What will be in the Spinouts Review and how should the sector respond?

The Government’s Independent Review of Spinouts is likely to report this month. What will it say? And what will it mean for the Knowledge Exchange community? David Russell, CEO of PraxisAuril, provides valuable insight into the review process and looks forward to the opportunities it will bring for the sector. 


The Government’s Independent Review of Spinouts is likely to report this month. I expect publication both of the review itself and of the Government’s response by the time of the Chancellor’s Autumn Statement at the latest.

What will it say?  And what will it mean for the Knowledge Exchange community?

I have no secret inside track on the review – and anyone who tells you they do is fooling either themselves or other people. But I have been closely involved in three high profile Government-commissioned reviews and their official responses over the years: the Leitch Review of Skills (for Gordon Brown), the Wolf Review of Vocational Education (for Michael Gove) and the Richards Review of Apprenticeships (for Gove and Vince Cable).  So I have a fair idea of how this work will be playing out behind the scenes.

As I travel around the country talking to PraxisAuril members, I have encountered two main responses to the Review. One is a certain degree of jaded exasperation (“what another review?!”); the other is a level of anxiety about what the review might say and whether it will be overly influenced by vocal critics of universities and their spinout records.

I think neither of these reactions are well-founded, and that there will probably be good reasons for our sector to welcome this review and its findings. How can I say this in advance of publication? Well, a few general observations about independent reviews might be of interest.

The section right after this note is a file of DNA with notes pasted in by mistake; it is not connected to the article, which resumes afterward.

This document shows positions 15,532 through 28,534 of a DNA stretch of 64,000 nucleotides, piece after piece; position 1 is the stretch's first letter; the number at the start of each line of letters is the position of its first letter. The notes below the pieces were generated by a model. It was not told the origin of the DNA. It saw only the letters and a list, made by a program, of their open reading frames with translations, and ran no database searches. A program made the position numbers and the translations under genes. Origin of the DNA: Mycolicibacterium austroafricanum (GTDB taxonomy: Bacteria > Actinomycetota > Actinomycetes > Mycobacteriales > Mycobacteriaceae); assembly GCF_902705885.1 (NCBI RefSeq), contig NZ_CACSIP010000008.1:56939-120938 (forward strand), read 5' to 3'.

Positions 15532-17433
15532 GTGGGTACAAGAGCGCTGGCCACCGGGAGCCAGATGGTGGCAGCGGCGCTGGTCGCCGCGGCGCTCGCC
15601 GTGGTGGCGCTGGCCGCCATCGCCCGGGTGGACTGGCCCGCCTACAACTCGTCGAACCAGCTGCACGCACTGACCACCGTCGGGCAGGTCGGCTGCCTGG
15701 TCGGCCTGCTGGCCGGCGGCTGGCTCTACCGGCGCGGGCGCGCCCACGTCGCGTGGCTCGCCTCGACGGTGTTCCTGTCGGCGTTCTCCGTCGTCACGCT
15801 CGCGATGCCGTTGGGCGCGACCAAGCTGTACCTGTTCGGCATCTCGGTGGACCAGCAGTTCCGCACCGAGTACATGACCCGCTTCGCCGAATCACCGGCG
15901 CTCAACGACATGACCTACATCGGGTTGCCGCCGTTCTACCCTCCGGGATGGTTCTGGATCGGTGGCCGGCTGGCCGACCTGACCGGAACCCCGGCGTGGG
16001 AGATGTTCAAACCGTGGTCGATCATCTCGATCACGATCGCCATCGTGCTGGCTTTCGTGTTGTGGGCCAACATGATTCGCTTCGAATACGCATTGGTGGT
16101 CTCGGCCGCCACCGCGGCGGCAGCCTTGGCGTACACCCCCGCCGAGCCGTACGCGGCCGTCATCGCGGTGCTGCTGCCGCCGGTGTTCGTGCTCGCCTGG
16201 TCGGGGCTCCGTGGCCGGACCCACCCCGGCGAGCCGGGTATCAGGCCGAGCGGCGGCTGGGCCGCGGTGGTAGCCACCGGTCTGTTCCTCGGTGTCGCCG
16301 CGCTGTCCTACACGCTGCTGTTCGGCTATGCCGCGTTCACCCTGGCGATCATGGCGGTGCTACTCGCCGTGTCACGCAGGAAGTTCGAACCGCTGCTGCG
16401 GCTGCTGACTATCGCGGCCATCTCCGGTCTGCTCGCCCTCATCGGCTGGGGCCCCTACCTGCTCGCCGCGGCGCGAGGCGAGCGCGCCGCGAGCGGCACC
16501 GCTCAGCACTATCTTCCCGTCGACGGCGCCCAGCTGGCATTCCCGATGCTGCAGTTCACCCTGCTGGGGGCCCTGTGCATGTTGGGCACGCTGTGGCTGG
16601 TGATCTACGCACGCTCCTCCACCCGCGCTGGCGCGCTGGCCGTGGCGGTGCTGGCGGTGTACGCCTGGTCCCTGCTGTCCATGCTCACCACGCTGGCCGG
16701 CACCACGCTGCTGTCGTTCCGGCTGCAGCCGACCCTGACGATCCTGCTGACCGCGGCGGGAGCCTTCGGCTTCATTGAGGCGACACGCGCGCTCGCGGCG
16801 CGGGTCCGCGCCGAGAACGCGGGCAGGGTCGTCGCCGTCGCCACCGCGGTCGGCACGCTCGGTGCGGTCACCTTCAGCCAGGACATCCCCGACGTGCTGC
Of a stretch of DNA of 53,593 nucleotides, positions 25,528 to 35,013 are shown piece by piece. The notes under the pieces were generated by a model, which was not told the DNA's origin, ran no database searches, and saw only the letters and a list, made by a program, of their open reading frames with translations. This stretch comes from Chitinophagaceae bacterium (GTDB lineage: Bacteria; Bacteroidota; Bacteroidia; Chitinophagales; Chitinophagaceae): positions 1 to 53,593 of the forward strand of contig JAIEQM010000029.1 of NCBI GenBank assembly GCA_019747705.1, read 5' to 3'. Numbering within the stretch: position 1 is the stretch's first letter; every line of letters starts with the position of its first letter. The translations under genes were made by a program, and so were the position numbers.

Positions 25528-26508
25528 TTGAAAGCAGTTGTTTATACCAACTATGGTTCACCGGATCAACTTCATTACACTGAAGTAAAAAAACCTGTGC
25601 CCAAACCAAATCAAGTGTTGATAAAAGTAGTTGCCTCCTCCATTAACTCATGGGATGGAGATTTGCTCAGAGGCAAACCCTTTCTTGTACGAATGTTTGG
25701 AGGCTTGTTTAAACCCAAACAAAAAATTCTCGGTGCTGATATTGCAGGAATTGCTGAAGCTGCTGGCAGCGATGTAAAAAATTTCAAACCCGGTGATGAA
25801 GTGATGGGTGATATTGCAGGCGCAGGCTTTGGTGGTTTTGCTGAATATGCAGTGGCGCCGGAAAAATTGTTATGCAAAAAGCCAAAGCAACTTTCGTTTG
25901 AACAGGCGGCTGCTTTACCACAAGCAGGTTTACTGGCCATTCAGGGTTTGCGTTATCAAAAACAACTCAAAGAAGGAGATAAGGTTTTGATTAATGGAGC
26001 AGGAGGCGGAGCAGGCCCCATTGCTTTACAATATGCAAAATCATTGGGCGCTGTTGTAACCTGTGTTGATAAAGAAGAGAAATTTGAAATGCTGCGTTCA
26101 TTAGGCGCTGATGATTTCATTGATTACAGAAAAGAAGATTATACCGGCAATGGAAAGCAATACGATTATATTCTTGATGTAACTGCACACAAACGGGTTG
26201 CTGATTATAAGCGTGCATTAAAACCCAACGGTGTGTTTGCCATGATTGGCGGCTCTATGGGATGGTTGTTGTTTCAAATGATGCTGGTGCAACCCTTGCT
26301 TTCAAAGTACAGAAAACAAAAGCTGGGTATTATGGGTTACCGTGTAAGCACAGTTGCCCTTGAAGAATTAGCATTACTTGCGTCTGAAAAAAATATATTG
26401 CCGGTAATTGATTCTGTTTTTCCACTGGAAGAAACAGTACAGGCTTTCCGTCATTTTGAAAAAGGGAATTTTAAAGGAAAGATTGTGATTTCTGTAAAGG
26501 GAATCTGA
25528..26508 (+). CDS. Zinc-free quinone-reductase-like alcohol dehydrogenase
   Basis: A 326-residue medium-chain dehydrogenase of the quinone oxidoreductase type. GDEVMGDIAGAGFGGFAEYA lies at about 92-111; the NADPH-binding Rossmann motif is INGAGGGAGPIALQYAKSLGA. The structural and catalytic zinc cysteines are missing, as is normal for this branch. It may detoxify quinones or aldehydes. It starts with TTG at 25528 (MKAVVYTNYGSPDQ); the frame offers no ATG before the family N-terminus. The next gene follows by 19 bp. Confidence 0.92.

1. A Review can be a vehicle for Government action; or a substitute for it

It is true that Governments often use independent reviews to help them drive policy further and faster than it would otherwise move. An independent review led by the right people can create the policy space, the analytical resource and the stakeholder engagement needed to set out a bold policy agenda and get broad buy-in to it. But equally it can be a way of neutralising persistent pressure from one political faction or set of stakeholders. If you are constantly being needled to enact certain reforms but you are unsure of their wisdom, a well-constituted independent review can create the right forum for looking closely at the issue and examining constructive alternatives to the problem.

2. 'Independent' is a relative term, but a very useful one 

Ministers and officials are often at pains to emphasise the independence of their reviewers, and the Spinouts Review is no different. After all, there is no point in enticing some Big Beasts into the policy arena and then keeping them visibly on a short leash. But in truth an independent review cannot make recommendations that the Government of the day finds unpalatable. I have seen one instance where this was the result (none of the three reviews mentioned above, this one will remain nameless!). It spells disaster for the credibility of the Reviewer and for progress in the policy area, as Government simply will not publish a report it finds unhelpful. This means that while a review has the independence to float reforms that officials might never have recommended under their own steam, they will always be carefully worded to ensure decision-making power remains firmly with Ministers (eg. “the Government should seriously consider doing X,Y and Z” or “the Government should look again at the problem of X and take action to address it somewhere on a spectrum between A and E”). This is turn allows the Government to show that it has been completely open-minded in its approach, allowed independent reviewers free reign to float radical ideas, but ultimately can put some presentational space between Review and Response to preserve the sanity and workability of the detail of public policy.